“As a result of the previous incidents we’ve made a number of changes in safety — including increased safety reviews by all members of the leadership team, an enhanced safety team for all employees and creation of a full-time safety audit team,” Depland said.

The Texas City explosion was the eighth time this decade a fatal accident had been reported at a BP-owned plant — and the third fatal accident in Texas City alone.

No other U.S. refining company reported as many deaths over the decade, according to an analysis of 80 deaths described in OSHA inspection records, newspaper reports and lawsuits, interviews with major oil companies and government and industry statistics.

Among big oil companies, only Shell and its Houston-based refining companies came close to BP’s death toll. Shell Oil Products, predecessor Equilon Enterprises and sister company Motiva Enterprises together recorded 11 deaths — half the BP total.

The last fatality was in 2001, and in that case Motiva was prosecuted for negligent homicide in Delaware; it also paid a $10 million fine earlier this year in a related federal environment lawsuit.

Before the Texas City explosion in March, the decade’s most deadly refinery accident was at a refinery in Anacortes owned by Equilon Enterprises, then a partnership between Royal Dutch Shell and Texaco.

On the day before Thanksgiving in 1998, an explosion rocked the small Puget Sound port town, a hub for San Juan Island ferries. Six men who had been attempting to clean a refinery unit died in the blast: James Berlin, 38; Theodore Cade, 23; Warren Fry, 50; David Murdzia, 30; Wayne Dowe, 44; and Ronald Granfors, 49.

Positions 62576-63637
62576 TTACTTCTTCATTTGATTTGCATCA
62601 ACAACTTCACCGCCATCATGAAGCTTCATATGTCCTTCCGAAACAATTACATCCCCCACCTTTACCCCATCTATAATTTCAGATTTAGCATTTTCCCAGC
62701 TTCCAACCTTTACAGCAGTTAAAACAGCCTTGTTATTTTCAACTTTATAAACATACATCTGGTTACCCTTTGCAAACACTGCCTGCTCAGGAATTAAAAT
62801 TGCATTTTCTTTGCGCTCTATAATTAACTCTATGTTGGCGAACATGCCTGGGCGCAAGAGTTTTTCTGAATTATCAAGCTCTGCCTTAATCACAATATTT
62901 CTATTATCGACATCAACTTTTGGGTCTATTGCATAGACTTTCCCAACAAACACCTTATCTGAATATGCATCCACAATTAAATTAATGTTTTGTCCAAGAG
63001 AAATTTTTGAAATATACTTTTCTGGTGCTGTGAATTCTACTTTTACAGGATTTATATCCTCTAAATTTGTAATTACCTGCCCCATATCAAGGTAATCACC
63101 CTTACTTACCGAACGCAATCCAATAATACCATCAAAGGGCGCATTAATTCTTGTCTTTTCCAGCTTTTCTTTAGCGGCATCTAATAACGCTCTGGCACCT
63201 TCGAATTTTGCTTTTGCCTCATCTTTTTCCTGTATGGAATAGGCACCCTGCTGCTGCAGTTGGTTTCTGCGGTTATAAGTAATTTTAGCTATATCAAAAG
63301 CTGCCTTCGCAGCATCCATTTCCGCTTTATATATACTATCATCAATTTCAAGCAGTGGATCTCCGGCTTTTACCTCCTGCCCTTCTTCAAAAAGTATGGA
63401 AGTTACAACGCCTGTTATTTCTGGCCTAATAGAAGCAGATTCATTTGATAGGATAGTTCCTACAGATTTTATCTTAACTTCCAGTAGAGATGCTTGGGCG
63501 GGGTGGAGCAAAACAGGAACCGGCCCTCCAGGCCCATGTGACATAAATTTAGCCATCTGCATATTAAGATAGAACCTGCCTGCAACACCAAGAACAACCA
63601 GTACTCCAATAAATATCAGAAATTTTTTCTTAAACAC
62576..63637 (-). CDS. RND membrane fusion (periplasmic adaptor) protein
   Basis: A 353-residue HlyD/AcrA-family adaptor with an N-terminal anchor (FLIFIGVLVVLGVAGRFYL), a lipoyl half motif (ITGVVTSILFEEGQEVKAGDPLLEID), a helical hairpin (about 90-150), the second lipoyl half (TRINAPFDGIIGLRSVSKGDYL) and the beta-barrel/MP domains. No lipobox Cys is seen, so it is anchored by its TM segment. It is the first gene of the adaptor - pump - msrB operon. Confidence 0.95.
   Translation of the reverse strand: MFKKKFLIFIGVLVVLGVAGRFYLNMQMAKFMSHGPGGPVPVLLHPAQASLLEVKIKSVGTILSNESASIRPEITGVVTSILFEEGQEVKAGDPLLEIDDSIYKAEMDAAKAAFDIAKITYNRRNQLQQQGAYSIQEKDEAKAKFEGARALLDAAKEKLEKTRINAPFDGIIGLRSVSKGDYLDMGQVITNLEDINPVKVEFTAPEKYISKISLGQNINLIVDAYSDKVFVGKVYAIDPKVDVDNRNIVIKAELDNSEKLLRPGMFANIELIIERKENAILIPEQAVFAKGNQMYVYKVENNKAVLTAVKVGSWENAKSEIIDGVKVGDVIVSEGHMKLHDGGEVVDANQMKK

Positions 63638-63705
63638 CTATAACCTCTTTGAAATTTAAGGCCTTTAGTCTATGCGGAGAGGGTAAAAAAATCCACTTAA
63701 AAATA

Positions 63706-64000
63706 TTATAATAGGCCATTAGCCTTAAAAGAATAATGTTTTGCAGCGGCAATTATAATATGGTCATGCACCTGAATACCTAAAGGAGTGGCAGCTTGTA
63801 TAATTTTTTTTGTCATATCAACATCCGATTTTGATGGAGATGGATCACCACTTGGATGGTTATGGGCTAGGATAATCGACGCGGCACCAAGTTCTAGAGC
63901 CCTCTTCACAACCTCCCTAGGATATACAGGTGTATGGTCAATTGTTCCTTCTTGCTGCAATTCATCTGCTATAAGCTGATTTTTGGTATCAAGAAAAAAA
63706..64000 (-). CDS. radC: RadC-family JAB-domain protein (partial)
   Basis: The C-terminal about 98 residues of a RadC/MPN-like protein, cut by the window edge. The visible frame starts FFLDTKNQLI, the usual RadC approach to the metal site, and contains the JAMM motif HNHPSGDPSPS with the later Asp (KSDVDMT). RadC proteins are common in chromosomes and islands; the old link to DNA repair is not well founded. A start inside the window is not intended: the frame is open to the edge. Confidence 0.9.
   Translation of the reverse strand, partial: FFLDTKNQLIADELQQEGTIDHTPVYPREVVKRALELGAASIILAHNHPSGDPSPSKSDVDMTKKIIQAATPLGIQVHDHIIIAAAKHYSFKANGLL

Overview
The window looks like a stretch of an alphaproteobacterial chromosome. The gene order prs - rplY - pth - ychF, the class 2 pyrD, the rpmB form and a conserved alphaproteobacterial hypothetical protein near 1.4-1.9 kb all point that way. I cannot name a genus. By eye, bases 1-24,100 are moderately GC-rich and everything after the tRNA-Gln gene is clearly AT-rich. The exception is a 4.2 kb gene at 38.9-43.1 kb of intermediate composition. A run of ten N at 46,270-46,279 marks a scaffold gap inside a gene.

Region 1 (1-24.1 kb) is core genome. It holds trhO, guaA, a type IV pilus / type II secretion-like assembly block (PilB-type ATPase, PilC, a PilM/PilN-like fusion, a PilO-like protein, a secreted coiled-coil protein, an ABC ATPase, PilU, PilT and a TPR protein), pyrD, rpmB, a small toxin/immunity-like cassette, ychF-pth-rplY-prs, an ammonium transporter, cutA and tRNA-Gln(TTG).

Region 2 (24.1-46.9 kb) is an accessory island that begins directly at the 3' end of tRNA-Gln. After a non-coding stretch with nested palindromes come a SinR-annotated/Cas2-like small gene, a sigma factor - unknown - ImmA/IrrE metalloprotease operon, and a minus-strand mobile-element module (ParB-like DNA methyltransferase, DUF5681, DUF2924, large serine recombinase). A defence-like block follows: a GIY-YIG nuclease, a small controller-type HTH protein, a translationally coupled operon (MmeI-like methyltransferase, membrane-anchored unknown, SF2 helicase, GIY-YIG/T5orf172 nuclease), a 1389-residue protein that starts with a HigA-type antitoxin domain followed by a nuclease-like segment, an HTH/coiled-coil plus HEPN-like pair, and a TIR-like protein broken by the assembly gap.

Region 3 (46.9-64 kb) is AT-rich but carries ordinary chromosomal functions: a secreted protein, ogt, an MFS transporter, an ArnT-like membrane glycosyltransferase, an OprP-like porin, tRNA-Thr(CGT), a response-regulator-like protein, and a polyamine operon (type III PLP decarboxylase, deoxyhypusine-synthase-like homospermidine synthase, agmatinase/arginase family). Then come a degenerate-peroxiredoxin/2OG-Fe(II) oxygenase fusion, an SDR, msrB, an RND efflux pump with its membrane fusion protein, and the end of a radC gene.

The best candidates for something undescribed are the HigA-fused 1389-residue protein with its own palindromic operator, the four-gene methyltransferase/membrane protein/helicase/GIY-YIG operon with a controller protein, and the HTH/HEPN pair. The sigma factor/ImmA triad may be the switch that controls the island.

State OSHA investigators later determined that men had been sent in to clean when the unit was far too hot to handle safely. Calling the deaths entirely preventable, they issued a $4.4 million fine. Three years after the accident, the refinery agreed to pay $45 million to the six men’s families — at the time the largest wrongful-death lawsuit in Washington history.

In BP’s case, 19 of the company’s 22 refinery deaths came in the past 18 months, including the Cherry Point accident, two separate explosions in Texas City and the fall of a plant water maintenance worker through a rotted railing in 2004 at the Whiting, Ind., refinery.

Naomi Briner, whose husband, Terry, fell headfirst into metal when a corroded railing gave way at the Indiana refinery last year, said she didn’t think BP or OSHA inspectors who fined them $1,625 took safety violations seriously enough.

“I have a BP paper that says we will provide our employees with a safe work environment, but there wasn’t one for my husband,” said Briner. “I don’t feel like a $1,625 fine is enough of a motivator for them.”

In Texas City, at least, BP officials might have focused so much on individual worker safety that they missed problems with overall system safety, said Glenn Erwin, a former Texas City refinery employee who monitors refinery safety nationwide for the Paper Allied-Industries and Energy Workers International Union.

“They spend all their time saying ‘Don’t strain your back, don’t get dirt in your eye,’ ” he said.

Safety statistics improve because more workers are avoiding minor injuries, but lurking problems, such as the outmoded ventilator stack (known as a vent stack) that spewed liquid and gas before igniting, have been neglected.

“A good company will investigate all accidents, incidents and near misses and say, ‘We’ll fix what we find, and we’ll follow it to completion’ ” Erwin said. “In BP’s case, they found the problem years ago — the vent stack — but they never fixed it.”

In 2005, Management and Excellence, a Madrid, Spain-based organization that rates companies on their ethics, compared BP with eight other large petroleum companies. It rated BP 69 — the same score as Mexico’s Pemex in the area of safety and health. ExxonMobil scored 92.